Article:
Uganda is a landlocked country in East Africa. The country is bordered to the east by Kenya, to the north by South Sudan, to the west by the Democratic Republic of the Congo, to the south-west by Rwanda, and to the south by Tanzania.
Uganda (Ugandan Languages: Yuganda), officially the Republic of Uganda (Swahili: Jamhuri ya Uganda, is a landlocked country in East Africa. The country is bordered to the east by Kenya, to the north by South Sudan, to the west by the Democratic Republic of the Congo, to the south-west by Rwanda, and to the south by Tanzania. The southern part of the country includes a substantial portion of Lake Victoria, shared with Kenya and Tanzania. Uganda is in the African Great Lakes region. Uganda also lies within the Nile basin and has a varied but generally a modified equatorial climate. It has a population of over 42 million, of which 8.5 million live in the capital and largest city of Kampala.
Uganda is named after the Buganda kingdom, which encompasses a large portion of the south of the country, including the capital Kampala. The people of Uganda were hunter-gatherers until 1,700 to 2,300 years ago, when Bantu-speaking populations practicing agriculture migrated to the southern parts of the country.
Beginning in 1894, the area was ruled as a protectorate by the UK, which established administrative law across the territory. Uganda gained independence from the UK on 9 October 1962. The period since then has been marked by violent conflicts, including an eight-year-long military dictatorship led by Idi Amin.
The official languages are English and Swahili, although the Constitution states that "any other language may be used as a medium of instruction in schools or other educational institutions or for legislative, administrative or judicial purposes as may be prescribed by law." Luganda, a central region-based language, is widely spoken across the Central and South Eastern regions of the country, and several other languages are also spoken, including Lango, Acholi, Runyoro, Runyankole, Rukiga, Luo, Rutooro, Samia, Jopadhola, and Lusoga.
Uganda's current president is Yoweri Kaguta Museveni, who took power in January 1986 after a protracted six-year guerrilla war. Following constitutional amendments that removed term limits for the president, he was able to stand and was elected president of Uganda in the 2011, 2016 and in the 2021 general elections.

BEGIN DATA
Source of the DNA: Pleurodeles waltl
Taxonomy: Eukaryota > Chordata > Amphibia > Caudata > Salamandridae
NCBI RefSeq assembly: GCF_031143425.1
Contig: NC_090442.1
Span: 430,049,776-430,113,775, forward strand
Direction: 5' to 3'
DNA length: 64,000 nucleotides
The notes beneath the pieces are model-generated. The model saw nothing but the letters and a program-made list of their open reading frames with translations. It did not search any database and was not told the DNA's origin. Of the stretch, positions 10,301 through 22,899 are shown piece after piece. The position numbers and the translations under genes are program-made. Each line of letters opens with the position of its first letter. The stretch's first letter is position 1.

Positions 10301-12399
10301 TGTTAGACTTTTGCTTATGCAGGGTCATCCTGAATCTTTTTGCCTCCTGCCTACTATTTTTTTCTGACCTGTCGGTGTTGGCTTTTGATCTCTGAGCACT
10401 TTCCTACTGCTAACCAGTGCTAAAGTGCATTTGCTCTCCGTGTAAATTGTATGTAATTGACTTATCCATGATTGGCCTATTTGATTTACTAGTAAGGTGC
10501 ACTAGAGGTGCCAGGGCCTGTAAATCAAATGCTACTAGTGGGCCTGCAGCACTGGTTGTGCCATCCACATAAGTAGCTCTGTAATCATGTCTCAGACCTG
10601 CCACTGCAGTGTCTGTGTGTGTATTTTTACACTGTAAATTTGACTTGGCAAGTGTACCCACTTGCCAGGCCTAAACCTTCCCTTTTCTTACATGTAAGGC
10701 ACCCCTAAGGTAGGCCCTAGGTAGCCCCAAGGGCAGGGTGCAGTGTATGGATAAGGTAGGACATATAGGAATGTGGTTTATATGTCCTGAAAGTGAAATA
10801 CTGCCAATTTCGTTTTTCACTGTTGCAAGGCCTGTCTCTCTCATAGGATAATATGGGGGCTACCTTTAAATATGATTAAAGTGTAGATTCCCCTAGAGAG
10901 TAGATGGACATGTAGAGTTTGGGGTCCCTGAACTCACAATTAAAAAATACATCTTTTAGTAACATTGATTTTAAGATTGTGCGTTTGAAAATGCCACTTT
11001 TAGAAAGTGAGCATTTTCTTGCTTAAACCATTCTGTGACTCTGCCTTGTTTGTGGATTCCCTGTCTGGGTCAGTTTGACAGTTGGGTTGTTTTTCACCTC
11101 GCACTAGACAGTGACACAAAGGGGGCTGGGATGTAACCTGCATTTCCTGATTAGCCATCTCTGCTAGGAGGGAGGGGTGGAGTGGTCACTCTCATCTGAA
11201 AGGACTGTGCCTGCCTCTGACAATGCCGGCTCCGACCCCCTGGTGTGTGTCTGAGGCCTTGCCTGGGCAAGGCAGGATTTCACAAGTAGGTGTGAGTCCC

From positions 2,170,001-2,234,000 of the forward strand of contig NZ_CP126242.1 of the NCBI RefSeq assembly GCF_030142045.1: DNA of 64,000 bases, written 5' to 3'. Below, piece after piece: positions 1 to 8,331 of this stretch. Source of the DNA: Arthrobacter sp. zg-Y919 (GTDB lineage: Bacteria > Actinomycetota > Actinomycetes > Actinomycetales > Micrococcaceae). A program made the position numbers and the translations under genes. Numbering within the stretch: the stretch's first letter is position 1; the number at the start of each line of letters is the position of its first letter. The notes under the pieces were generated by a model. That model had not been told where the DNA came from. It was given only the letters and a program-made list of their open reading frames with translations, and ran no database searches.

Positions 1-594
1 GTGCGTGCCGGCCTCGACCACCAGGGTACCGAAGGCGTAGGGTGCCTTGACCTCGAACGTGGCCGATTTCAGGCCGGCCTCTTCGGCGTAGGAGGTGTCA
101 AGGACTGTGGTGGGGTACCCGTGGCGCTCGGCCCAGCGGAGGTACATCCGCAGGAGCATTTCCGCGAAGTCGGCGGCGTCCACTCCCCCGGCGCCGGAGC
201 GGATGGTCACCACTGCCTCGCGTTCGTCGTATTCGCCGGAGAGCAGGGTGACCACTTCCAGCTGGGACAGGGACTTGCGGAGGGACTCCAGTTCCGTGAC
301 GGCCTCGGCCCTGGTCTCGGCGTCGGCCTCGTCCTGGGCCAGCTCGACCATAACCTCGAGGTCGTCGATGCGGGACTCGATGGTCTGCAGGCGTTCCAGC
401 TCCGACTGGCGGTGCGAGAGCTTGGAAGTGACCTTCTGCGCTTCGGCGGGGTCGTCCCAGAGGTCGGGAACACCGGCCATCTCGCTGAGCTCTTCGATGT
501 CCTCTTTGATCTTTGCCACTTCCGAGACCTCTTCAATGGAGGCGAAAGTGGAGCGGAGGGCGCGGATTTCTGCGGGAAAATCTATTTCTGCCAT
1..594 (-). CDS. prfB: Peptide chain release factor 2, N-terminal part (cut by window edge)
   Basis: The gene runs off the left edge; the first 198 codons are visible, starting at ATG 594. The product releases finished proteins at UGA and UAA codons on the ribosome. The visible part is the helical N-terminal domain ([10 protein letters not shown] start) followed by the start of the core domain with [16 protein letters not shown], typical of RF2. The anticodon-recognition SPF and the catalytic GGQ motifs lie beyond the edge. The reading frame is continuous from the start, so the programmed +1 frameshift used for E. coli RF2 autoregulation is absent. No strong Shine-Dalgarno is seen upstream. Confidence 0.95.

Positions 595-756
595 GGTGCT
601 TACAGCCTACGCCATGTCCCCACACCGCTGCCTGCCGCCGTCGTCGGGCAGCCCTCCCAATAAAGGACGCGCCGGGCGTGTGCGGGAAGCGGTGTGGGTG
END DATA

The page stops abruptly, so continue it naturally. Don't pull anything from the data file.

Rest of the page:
Uganda is one of the poorest nations in the world. In 2012, 37.8 percent of the population lived on less than $1.25 a day. Despite making enormous progress in reducing the countrywide poverty incidence from 56 percent of the population in 1992 to 24.5 percent in 2009, poverty remains deep-rooted in the country's rural areas, which are home to 84 percent of Ugandans.
People in rural areas of Uganda depend on farming as the main source of income and 90 per cent of all rural women work in the agricultural sector. In addition to agricultural work, rural women are responsible for the caretaking of their families. The average Ugandan woman spends 9 hours a day on domestic tasks, such as preparing food and clothing, fetching water and firewood, and caring for the elderly, the sick as well as orphans. As such, women on average work longer hours than men, between 12 and 18 hours per day, with a mean of 15 hours, as compared to men, who work between 8 and 10 hours a day.
To supplement their income, rural women may engage in small-scale entrepreneurial activities such as rearing and selling local breeds of animals. Nonetheless, because of their heavy workload, they have little time for these income-generating activities. The poor cannot support their children at school and in most cases, girls drop out of school to help out in domestic work or to get married. Other girls engage in sex work. As a result, young women tend to have older and more sexually experienced partners and this puts women at a disproportionate risk of getting affected by HIV, accounting for about 5.7 per cent of all adults living with HIV in Uganda.
Maternal health in rural Uganda lags behind national policy targets and the Millennium Development Goals, with geographical inaccessibility, lack of transport and financial burdens identified as key demand-side constraints to accessing maternal health services; as such, interventions like intermediate transport mechanisms have been adopted as a means to improve women's access to maternal health care services in rural regions of the country.
Gender inequality is the main hindrance to reducing women's poverty. Women are subjected to an overall lower social status than men. For many women, this reduces their power to act independently, participate in community life, become educated and escape reliance upon abusive men.
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